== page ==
I’m thinking if I’m brother number 4 or 5 or 6 I’m getting increasingly nervous – but nonetheless, that’s the hypothetical situation Jesus is challenged with. She had 7 husbands who all died. When she dies, whose wife will she be in heaven?

And so here’s the tender part. I need you to hear me out through the whole thing, and not tune out after the first part.
Jesus’ answer is that their question is ridiculous because the whole husband and wife thing doesn’t really exist in the afterlife.

Luke 20:35-36 (In the resurrection, people) neither marry nor are given in marriage. Indeed they cannot die anymore, because they are like angels and are children of God, being children of the resurrection.

One of our common things to express and cling to when one of our loved ones dies is to say that we’ll see them again in heaven. Or when the second person of a couple dies we say things like “they’re finally together again.”
I don’t want to take that away from us.
Yes, absolutely, I believe we are reunited with our loved ones in the afterlife. But it’s not like it’s just a repeat of life here just with better lighting and bigger TV screens. The afterlife is, according to Jesus, something of another order entirely. Jesus says that resurrection life is qualitatively different than life here. He says we’re more like angels and children of God than we are like people who would enter into marriages.

Now, here’s the important part.
That doesn’t mean we stop being who we are. I don’t for a second think that we lose our identity and become a nameless, faceless, nondescript angel singing anonymously in the 42nd row of the celestial choir.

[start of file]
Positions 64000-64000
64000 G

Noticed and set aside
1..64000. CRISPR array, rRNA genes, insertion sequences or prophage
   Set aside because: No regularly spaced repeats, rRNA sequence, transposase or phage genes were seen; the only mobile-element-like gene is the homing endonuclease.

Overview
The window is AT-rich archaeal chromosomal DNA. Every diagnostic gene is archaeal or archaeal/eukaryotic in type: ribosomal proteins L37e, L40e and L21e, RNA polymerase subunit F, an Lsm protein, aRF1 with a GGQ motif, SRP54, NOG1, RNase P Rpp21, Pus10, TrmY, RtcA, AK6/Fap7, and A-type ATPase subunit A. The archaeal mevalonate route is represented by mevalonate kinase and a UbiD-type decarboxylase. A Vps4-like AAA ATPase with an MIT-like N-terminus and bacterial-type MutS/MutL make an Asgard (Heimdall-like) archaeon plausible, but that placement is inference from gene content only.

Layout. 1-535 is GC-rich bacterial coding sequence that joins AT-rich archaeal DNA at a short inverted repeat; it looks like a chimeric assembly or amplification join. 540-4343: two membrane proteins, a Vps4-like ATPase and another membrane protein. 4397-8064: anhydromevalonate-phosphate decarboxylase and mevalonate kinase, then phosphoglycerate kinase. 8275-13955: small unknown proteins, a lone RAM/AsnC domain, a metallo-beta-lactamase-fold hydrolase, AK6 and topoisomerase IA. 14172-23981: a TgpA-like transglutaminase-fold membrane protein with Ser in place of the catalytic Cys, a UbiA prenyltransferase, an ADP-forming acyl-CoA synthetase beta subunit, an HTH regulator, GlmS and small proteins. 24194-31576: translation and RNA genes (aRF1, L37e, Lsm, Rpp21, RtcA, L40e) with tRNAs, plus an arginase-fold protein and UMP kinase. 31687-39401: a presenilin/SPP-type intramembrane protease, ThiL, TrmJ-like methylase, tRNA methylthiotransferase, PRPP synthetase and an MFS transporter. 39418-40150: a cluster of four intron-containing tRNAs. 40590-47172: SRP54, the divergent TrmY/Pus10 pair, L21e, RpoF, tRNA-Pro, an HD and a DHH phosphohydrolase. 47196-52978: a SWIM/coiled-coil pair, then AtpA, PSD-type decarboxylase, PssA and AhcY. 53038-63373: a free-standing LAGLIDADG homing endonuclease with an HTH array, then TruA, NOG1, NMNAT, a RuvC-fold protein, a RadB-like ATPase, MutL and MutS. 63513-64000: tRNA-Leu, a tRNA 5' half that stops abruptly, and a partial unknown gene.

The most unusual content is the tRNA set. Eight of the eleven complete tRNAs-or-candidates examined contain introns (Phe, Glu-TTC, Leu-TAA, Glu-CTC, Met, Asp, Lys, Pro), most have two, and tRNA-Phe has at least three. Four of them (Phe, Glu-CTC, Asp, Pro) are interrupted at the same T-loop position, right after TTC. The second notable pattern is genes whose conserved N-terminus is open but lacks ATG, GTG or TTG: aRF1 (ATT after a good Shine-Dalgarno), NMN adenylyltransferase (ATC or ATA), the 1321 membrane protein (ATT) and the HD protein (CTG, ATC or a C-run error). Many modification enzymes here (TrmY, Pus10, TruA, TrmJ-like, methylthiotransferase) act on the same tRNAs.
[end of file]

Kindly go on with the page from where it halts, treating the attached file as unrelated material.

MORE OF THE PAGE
No, I firmly believe that the deepest and most important parts of who we are remain with us – but our entire realm and manner of existence is utterly transformed.

I hope that doesn’t poke too hard at some of your treasured ways of looking at things. And this is maybe the reason why this text doesn’t get preached very often. It’s not because it’s hard to understand; it’s because it pokes hard at what is called our embedded theology – how we’ve ‘always’ thought about something – and that can be very uncomfortable.

When you take your embedded theology (and we all have some) and put it up against things like how we do church, or how a church views something, we can have a recipe for huge conflict. That’s another reason why this passage rarely gets preached. It invites us to look hard at conflict, and wrestle with those things that provoke us.
And that tends to get our knickers in a knot.
And that tends to get preachers in trouble!

For example, let’s just quickly think about some hot button issues that have torn churches apart.
I’m thinking about stuff like interracial marriage, or allowing divorced people to be full members, or (gasp) the ordaining of women! We all shrug our shoulders because those things are non-issues for us. But once upon a time each of those issues was highly divisive and caused huge conflicts in churches.

What about things like the baptism of infants?
Or what’s going on with the bread and wine at communion?